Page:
Setting Up the Bylaws of a Private Practice Corporation in California
The bylaws of a professional corporation are set up to make sure that the business functions efficiently and effectively. Part of a company’s bylaws is the regulations on who can be issued shares and who can be an officer or director in the corporation.
Who can be a shareholder?
In a marriage and family therapy corporation, 51 percent of the company’s outstanding shares must be owned by a licensed marriage and family therapist. The remaining 49 percent may be owned by licensed physicians and surgeons, licensed psychologists, licensed clinical social workers, registered nurses, licensed chiropractors, licensed acupuncturists, and naturopathic doctors. The number of these licensed persons cannot exceed the number of MFTs in the corporation, and cannot surpass a combined share total of 49 percent.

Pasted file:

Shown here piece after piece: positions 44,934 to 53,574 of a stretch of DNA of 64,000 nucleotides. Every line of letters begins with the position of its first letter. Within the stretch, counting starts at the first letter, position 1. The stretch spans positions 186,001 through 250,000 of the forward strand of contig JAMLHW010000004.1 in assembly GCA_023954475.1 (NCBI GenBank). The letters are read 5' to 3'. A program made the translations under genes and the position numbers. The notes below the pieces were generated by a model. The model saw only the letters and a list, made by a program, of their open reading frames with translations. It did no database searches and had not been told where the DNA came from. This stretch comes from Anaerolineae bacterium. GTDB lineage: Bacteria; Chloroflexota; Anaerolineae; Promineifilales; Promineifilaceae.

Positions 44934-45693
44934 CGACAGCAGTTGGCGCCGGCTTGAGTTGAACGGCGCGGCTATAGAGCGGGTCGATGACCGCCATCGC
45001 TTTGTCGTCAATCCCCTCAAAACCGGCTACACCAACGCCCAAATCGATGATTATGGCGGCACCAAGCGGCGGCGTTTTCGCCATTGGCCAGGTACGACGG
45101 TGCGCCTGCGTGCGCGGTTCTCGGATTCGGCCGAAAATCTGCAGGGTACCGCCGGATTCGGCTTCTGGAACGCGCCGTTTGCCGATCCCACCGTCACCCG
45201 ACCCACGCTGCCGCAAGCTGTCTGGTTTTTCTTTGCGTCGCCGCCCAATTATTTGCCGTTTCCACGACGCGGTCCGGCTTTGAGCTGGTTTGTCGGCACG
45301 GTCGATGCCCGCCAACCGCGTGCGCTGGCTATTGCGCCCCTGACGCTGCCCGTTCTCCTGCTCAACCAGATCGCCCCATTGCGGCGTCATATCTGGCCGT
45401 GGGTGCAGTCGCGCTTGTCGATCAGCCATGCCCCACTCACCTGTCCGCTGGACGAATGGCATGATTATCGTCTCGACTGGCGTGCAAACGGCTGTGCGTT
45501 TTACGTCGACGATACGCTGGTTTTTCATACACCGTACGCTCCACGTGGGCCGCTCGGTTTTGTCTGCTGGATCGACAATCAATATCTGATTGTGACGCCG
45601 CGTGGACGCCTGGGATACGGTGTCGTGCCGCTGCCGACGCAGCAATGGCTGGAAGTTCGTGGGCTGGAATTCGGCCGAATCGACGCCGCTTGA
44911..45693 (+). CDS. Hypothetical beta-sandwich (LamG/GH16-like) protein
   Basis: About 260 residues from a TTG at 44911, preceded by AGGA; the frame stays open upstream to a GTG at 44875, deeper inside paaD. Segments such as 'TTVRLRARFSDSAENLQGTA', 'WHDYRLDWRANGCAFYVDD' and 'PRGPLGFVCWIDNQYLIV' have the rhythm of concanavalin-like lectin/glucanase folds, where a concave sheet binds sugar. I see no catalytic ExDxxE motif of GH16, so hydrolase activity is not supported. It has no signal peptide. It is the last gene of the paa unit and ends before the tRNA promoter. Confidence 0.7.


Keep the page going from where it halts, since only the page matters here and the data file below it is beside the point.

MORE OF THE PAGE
In the same way, a licensed clinical social worker must own at least 51 percent of the outstanding shares in a licensed clinical social worker corporation. The remaining stocks may be owned by licensed marriage and family therapists, licensed physicians and surgeons, licensed psychologists, registered nurses, licensed chiropractors, licensed acupuncturists, and naturopathic doctors. The number of these licensed persons cannot exceed the number of licensed clinical social workers in the corporation, and cannot surpass a combined share total of 49 percent.